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San Antonio retailers turning to license plate readers to help curb theft

A license plate reader at La Cantera (SBG San Antonio)
A license plate reader at La Cantera (SBG San Antonio)
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SAN ANTONIO - You might notice some new features at stores and shopping centers around the city: automatic license plate readers.

One of our News 4 viewers asked us to investigate after he spotted these devices outside his local Home Depot.

The News 4 I-Team found out what these cameras are capturing and how long your information will be stored.

Blink and you might miss them.

The license plate readers are oval-shaped cameras attached to a pole, with a solar panel angled on top.

These devices take pictures of your license plate, and you probably won't even notice it's happening.

Brian Schroeder, the Senior General Manager at The Shops at La Cantera, showed us their array of cameras at each entrance and exit.

"We've seen some successes, but it's really early in the program," Schroeder said. "We're still trying to learn the program and get really efficient with it."

The automatic license plate readers, or ALPRs, were installed back in July as part of a pilot program through Brookfield Properties, the company that owns The Shops at La Cantera.

Here's how they work:

The cameras capture the license plate of every car that comes and goes, but only a few get flagged.

Read more about the pilot program at The Shops at La Cantera here.

If your car is associated with previous thefts, a missing person, or other alerts, security is notified.

"And they can go out to the area where the vehicle is and contact law enforcement if needed," Schroeder explained.

He says the main benefit is that it will help stop repeat thieves.

RELATED: More neighborhoods using license plate scanning cameras to combat crime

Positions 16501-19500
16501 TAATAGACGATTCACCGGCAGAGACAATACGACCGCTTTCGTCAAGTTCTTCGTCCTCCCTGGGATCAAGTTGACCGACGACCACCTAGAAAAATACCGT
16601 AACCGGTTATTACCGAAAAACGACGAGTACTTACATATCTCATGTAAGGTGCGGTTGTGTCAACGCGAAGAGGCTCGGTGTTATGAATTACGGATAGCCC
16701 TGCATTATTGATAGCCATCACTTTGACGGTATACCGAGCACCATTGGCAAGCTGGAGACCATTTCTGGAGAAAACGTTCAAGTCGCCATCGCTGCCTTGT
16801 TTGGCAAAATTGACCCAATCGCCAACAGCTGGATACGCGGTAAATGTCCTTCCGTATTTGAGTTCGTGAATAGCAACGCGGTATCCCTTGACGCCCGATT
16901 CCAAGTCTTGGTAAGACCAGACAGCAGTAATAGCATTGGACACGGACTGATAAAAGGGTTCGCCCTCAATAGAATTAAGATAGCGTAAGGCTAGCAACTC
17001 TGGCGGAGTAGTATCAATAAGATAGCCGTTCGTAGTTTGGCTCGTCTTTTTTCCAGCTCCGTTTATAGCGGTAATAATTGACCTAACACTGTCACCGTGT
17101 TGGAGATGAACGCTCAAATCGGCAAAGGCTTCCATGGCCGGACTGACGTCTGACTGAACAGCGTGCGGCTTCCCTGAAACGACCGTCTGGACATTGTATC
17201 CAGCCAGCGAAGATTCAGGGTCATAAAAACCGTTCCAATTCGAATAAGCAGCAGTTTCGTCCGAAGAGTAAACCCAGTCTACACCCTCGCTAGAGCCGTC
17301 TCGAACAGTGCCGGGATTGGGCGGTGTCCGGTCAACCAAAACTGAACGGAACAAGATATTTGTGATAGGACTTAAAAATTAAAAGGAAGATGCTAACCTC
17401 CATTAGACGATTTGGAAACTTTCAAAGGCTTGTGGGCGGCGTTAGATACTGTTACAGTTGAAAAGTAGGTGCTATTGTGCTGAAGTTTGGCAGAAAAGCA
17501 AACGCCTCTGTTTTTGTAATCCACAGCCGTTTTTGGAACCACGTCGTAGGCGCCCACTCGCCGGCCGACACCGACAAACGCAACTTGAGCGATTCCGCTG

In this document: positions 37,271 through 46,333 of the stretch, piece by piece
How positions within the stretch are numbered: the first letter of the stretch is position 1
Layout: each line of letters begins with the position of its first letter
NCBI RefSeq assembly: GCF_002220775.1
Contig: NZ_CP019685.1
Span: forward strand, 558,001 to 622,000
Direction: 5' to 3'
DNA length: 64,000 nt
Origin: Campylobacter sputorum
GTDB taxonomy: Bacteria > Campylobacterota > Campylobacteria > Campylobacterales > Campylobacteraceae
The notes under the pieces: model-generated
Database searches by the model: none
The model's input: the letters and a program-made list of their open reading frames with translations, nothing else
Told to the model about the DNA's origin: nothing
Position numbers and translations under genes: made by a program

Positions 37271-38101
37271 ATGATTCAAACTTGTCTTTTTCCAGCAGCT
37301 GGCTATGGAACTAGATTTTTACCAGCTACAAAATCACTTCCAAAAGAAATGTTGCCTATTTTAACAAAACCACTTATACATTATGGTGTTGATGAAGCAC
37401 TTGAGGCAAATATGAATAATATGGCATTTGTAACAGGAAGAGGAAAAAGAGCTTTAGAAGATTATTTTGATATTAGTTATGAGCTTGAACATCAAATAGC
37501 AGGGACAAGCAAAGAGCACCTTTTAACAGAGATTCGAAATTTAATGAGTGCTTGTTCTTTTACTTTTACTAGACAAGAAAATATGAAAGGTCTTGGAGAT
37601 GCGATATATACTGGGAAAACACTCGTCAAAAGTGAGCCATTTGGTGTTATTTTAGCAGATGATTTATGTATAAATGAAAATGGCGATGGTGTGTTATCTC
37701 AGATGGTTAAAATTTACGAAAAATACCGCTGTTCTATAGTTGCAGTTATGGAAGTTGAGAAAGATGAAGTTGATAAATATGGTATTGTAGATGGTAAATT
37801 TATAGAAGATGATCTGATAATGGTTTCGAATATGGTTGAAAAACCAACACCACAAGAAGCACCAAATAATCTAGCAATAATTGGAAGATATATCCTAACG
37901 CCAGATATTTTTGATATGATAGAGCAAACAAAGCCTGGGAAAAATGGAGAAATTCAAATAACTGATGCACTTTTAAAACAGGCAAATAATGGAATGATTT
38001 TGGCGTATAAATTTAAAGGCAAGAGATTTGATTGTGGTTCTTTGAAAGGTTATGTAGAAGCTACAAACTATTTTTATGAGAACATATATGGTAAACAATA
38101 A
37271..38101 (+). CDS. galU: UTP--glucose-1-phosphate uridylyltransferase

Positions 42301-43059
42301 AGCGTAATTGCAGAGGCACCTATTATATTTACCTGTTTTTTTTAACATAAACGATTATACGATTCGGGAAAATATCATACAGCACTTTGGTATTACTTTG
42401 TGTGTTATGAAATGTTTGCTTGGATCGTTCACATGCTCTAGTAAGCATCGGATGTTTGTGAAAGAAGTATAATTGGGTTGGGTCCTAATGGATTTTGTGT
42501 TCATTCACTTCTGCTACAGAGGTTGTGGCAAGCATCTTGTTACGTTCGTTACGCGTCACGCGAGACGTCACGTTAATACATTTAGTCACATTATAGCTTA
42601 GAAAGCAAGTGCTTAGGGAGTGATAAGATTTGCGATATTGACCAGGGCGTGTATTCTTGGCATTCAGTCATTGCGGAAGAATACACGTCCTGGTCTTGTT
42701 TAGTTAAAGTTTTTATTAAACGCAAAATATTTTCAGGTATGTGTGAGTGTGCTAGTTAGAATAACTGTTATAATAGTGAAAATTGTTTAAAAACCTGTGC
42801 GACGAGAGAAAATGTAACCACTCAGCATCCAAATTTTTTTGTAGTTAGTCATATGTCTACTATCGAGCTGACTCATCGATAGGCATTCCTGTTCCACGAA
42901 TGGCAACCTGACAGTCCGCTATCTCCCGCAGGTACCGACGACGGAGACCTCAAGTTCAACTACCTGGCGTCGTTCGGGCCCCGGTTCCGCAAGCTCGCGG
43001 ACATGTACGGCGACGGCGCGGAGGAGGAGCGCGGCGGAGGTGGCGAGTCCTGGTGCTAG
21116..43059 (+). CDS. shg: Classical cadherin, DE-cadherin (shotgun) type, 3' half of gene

By using this technology, security will be alerted before known thieves even get in the doors, which could be a gamechanger as we're seeing those types of crimes spike.

"It's something that large and small retailers across the country are seeing," said Holly Beilin with Flock Safety, the company that makes these cameras. "And it's causing a lot of shrinkage for retail customers. It's really, really cutting into profits."

Beilin says this "perimeter security" could be the future for shops and retail stores in San Antonio and beyond.

Some people are excited about the potential safety benefits.

"I think it's a great idea," a shopper named Lea told us.

But some still worry about privacy.

"A license plate reader is capturing the rear of the vehicle. So identifying color, make model attributes of the vehicle, which is of course objective," Beilin said.

And how long will that picture be stored in the system?

Beilin says, about a month.

"We don't believe that we need to keep the data for longer than 30 days in order for it to be effective and helpful in criminal investigations," Beilin said.

At The Shops at La Cantera and at several local Home Depots, these cameras are clearly marked, letting you know what they're doing.

Schroder says for his property, that's intentional.

"We want people to be aware that we're gathering this information, I think for the general public, it's good to know that we're adding this additional security to the property to help them feel at ease," Schroeder said.

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